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Snack Solutions: Primal Alternatives For Non-Primal Snacks
Posted By Worker Bee On November 7, 2008 @ 10:14 am In Diet,Health,Nutrition,Primal Health,Recipes | 65 Comments
In one sense Grok had it easy. He never had potato chips or candy bars in his diet. You, on the other hand, likely used to eat these foods in some way, shape or form before you found the Primal lifestyle. And, while you’re happy with all the changes that Primal Living has afforded, every now and then, when you least expect it, a craving for a cheese doodle – of all things! – sneaks up.
Well, fear no more, because we’ve figured out some great Primal alternatives to some of your favorite not-so-Primal foods. Granted, they’re not perfectly Primal and may contain a bit more sugar than we usually recommend, but they’ll beat store-bought, HFCS-laden, processed junk food any day.
You’ve seen veggie chips on store shelves, but if you check the label you’ll usually find potato as the first ingredient in the list. Skip the cleverly marketed potato chips and try this recipe that tastes MUCH better than those stale crisps:
1 large, ripe eggplant
2 cups cheese
Cut ends from eggplant and shred in a food processor. Mix shredded eggplant with egg and cheese. Lump mixture onto a pre-greased cookie shape and smooth out to make 6 8″ circles. Bake at 450 degrees F in a pre-heated oven for 12 minutes. Loosen and flip the circles. Bake on other side for a further five minutes. Once cooked, remove from oven and cut rounds into triangles with a pizza cutter. Let cool on a rack for 6-8 hours. Once dried, sprinkle with popcorn seasoning, Old Bay, garlic salt or any other seasoning of your choice. Eat immediately or store for up to one week in an airtight Ziploc bag.
Store-bought Trail Mix is typically loaded with a ton of sugar – this version, however, weeds out the bad stuff and leaves you with all the satisfying, delicious stuff!
1 cup raw or roasted almonds
1 cup pumpkin seeds
½ cup sunflower seeds
1 cup blueberries
½ cup raisins
Combine all ingredients in an airtight container and store in a cool, dry place (it really can’t get any easier!)
You’ve got the savory down, now it’s time for a little something sweet…
2 cups unsweetened apple juice (if possible, juice your own).
1 cinnamon stick
2 large apples
In a large pot, combine apple juice and cinnamon stick and bring to a low boil. Meanwhile, remove top and bottom of apple and slice crosswise to make 1/8 thick “chips.” With a slotted spatula, place apples into boiling juice and cook 4-5 minutes or until apples become near translucent. Use the spatula to remove apple slices from juice and place on a clean kitchen towel and pat dry. Arrange slices on a cake cooling rack placed on a cookie sheet (to catch drips!) and place racks on middle shelf in 250 degree oven. Bake 30-40 minutes until apple slices turn golden brown and are almost dry to the touch. Let cool and serve either as is, or with a light dusting of cinnamon.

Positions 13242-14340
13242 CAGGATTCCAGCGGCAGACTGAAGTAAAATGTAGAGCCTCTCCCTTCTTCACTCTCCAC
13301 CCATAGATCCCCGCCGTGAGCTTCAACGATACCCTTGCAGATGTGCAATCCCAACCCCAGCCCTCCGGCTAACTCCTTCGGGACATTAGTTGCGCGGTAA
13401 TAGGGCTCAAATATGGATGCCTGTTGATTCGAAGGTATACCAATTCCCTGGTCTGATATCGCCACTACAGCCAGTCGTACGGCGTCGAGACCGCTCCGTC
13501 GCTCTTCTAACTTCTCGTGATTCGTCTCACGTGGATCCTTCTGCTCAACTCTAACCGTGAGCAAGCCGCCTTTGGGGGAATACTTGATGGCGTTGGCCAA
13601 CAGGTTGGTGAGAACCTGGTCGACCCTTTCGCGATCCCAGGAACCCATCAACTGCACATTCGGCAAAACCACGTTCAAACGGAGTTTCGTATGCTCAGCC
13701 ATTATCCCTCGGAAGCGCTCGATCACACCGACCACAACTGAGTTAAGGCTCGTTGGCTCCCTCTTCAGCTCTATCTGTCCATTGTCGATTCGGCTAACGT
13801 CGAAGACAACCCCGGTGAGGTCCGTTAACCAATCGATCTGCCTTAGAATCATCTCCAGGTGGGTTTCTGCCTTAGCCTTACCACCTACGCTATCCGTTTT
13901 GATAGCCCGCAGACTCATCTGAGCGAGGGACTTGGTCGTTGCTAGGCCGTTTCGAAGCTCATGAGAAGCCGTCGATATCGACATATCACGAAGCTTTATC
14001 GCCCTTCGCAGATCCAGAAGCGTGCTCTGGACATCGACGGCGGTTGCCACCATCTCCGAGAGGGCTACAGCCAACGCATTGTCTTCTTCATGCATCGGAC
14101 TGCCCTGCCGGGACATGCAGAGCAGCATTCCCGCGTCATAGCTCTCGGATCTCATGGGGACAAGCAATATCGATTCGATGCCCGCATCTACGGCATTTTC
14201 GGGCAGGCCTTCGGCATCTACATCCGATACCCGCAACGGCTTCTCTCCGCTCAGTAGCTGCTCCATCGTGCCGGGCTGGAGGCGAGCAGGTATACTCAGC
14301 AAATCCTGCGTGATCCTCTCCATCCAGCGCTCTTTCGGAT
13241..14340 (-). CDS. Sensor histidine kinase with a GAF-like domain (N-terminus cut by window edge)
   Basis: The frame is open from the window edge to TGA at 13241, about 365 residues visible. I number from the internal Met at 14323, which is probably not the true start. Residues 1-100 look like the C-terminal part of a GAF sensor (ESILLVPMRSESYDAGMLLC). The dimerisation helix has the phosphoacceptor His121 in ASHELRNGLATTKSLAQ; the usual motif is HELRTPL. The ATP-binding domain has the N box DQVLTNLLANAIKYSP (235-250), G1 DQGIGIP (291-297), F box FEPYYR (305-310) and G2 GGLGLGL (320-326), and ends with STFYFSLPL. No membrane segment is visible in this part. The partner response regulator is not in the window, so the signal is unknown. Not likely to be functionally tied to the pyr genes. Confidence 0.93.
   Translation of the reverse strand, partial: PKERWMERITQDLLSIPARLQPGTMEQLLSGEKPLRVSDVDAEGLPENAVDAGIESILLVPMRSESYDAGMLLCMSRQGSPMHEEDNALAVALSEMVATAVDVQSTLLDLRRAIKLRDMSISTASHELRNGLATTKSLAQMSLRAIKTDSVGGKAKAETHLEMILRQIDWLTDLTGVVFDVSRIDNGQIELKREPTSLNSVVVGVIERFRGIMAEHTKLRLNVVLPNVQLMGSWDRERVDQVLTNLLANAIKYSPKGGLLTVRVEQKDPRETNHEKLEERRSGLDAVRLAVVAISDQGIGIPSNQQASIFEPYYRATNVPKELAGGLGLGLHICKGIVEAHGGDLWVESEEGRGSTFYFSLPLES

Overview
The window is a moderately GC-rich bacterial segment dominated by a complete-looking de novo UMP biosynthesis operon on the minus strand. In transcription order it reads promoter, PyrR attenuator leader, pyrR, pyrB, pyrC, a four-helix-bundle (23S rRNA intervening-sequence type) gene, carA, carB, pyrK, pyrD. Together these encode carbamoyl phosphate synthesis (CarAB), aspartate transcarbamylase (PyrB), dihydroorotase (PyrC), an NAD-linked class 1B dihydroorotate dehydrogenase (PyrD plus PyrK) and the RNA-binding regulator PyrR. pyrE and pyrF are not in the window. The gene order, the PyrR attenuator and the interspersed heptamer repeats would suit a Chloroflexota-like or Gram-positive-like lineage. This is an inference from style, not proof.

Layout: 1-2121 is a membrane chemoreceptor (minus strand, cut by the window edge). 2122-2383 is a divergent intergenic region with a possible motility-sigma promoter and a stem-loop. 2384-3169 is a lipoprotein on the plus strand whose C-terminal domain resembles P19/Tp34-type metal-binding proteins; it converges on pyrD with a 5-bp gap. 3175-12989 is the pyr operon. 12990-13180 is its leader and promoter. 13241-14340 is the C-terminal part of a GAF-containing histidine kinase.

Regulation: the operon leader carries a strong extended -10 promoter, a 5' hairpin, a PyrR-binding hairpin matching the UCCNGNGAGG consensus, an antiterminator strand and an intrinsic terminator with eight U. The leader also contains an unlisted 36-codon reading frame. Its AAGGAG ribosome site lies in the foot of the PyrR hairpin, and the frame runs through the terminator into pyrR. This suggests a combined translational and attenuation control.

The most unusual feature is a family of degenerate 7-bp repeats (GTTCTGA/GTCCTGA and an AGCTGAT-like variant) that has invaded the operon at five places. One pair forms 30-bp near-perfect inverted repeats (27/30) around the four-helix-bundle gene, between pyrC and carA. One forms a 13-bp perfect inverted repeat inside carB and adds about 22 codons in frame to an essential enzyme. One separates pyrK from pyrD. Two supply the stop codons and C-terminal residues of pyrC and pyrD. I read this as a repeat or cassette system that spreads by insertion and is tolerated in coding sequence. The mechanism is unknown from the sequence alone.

This recipe for carob desert comes courtesy of www.paleofood.com 
1 cup toasted unsweetened carob
1 ½ cups pecan meal
½ cup or less coconut oil
In a large bowl, mix all ingredients together. Spread in a baking tin lined with parchment paper. Will make a slightly softer version of fudge, but the recipe’s creator swears this carob treat helped her kick what she calls a “significant” chocolate habit. Not that we have anything against chocolate !
When a sugar craving hits, this blueberry candy ought to fit the bill:
5 cups blueberries
4 tsp cinnamon
1 ½ tsp ginger
2 egg whites
1/4 cup raw honey (yes, we know that honey is pretty much pure sugar, but when it’s spread out across 5 cups, it won’t have too much of a glycemic impact)
1 tsp vanilla extract
In a large bowl, whisk egg whites until frothy. Add in honey and vanilla and stir until combined. With a slotted spoon, add blueberries to the egg mixture. Remove and roll in a small bowl filled with a mixture of cinnamon and ginger. Repeat until all blueberries are covered. Using the same slotted spoon, transfer the coated blueberries onto a plastic dehydrator tray. Dehydrate for 24 hours or until dry. After 8-12 hours, or when you see that one side is dry enough, turn them over to dry other side. Serve or store in an airtight container.
Who says fruit roll-ups are just for kids? This stow and go snack is great for throwing in your purse or backpack for a quick pick-me-up!
2 large apples
2 cups strawberries
1 tsp cinnamon
¼ cup purified water
Clean, core and dice apples. Add diced apples and strawberries in a blender and add a ¼ cup of purified water and cinnamon and process about 30 seconds or until smooth. Pour mixture on a teflex sheet (a Teflon-coated sheet commonly used to dehydrate delicate foods) and place in a plastic dehydrator. Dehydrate for 6-8 hours, remove teflex and flip fruit. Continue drying another 4-6 hours or until desired consistency is achieved. Use a pizza cutter to slice into snack-size pieces.
The last two recipes may be done in an oven if you don’t have a food dehydrator. Times will vary so keep an eye on it, but they will likely take about as long. A good rule of thumb when using an oven to dehydrate is to set the temperature between 100 and 150 degrees Fahrenheit, and keep the oven slightly cracked for the duration of the dehydration.
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